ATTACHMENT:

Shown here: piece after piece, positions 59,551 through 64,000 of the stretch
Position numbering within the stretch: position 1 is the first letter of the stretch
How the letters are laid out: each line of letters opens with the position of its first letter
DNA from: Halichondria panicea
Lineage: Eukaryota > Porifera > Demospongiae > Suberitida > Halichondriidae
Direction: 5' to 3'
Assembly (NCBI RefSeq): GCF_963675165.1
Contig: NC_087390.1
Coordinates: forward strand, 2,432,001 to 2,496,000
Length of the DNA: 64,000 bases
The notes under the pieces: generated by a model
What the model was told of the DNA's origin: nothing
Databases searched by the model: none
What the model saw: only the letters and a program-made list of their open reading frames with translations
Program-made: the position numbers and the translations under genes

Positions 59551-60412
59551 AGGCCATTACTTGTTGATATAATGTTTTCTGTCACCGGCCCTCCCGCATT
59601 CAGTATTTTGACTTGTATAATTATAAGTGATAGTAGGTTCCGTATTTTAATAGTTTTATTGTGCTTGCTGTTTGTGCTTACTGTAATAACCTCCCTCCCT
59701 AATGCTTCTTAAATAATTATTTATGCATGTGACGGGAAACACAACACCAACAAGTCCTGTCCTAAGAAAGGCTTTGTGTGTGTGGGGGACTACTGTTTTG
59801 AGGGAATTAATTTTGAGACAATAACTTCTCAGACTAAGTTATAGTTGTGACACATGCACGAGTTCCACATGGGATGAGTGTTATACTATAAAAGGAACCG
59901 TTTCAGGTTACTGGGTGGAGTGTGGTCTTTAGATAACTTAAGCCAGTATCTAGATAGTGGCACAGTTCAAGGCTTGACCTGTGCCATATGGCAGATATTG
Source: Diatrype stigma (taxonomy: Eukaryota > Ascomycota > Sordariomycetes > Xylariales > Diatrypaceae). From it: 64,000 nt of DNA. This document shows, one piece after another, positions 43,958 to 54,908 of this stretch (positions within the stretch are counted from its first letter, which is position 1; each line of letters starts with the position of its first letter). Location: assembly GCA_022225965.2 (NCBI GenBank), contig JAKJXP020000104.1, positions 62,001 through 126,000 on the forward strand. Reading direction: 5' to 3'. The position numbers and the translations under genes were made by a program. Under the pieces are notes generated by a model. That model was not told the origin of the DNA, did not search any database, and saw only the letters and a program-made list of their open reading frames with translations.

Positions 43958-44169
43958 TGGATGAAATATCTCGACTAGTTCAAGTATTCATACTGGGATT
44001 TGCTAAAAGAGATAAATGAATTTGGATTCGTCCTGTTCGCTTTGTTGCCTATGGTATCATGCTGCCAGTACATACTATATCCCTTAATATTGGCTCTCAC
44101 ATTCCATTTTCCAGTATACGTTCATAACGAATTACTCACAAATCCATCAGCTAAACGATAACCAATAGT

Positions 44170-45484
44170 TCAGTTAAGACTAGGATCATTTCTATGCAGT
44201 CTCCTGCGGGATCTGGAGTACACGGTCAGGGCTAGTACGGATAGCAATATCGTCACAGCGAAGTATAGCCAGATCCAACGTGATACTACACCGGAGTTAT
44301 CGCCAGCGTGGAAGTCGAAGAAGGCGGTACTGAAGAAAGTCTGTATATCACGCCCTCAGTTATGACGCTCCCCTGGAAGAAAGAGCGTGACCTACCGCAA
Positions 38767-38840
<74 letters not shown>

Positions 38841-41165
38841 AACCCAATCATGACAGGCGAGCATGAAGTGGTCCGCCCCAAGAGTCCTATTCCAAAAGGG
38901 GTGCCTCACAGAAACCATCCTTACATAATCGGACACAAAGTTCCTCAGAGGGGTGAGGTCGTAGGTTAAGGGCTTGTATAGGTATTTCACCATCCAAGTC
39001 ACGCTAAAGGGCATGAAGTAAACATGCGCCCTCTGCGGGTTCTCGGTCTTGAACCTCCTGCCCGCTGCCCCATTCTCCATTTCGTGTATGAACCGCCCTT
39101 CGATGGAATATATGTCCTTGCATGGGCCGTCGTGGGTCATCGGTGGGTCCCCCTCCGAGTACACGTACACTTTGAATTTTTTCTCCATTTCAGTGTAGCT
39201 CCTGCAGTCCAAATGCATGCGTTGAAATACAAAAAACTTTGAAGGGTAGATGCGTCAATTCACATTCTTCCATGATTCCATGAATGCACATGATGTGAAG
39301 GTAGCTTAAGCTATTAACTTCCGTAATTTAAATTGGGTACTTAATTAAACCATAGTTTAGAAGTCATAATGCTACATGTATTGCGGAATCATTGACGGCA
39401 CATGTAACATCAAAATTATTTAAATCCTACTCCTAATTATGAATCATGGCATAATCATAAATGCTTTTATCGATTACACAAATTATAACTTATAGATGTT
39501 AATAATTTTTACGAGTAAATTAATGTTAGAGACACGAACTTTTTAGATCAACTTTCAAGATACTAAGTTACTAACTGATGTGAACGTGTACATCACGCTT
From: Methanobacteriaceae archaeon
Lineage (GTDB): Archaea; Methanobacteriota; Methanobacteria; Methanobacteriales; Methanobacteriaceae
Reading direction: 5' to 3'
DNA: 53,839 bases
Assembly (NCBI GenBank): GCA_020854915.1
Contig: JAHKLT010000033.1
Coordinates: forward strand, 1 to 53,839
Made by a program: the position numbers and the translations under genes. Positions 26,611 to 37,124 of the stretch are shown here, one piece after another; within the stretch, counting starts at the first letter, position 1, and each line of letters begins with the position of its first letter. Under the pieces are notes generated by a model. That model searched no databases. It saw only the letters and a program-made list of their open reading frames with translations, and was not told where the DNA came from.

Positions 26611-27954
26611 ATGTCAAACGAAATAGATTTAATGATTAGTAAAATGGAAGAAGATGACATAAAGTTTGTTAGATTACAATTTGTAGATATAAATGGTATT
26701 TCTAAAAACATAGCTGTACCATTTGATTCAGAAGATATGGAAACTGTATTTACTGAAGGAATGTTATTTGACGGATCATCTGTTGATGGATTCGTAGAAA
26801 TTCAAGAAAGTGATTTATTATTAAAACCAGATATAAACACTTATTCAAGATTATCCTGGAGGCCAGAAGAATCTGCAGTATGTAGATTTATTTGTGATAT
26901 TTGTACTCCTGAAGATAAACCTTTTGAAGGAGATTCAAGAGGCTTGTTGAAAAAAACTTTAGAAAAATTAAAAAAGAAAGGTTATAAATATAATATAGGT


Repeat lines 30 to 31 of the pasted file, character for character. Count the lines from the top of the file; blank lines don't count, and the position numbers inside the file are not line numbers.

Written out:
44301 CGCCAGCGTGGAAGTCGAAGAAGGCGGTACTGAAGAAAGTCTGTATATCACGCCCTCAGTTATGACGCTCCCCTGGAAGAAAGAGCGTGACCTACCGCAA
Positions 38767-38840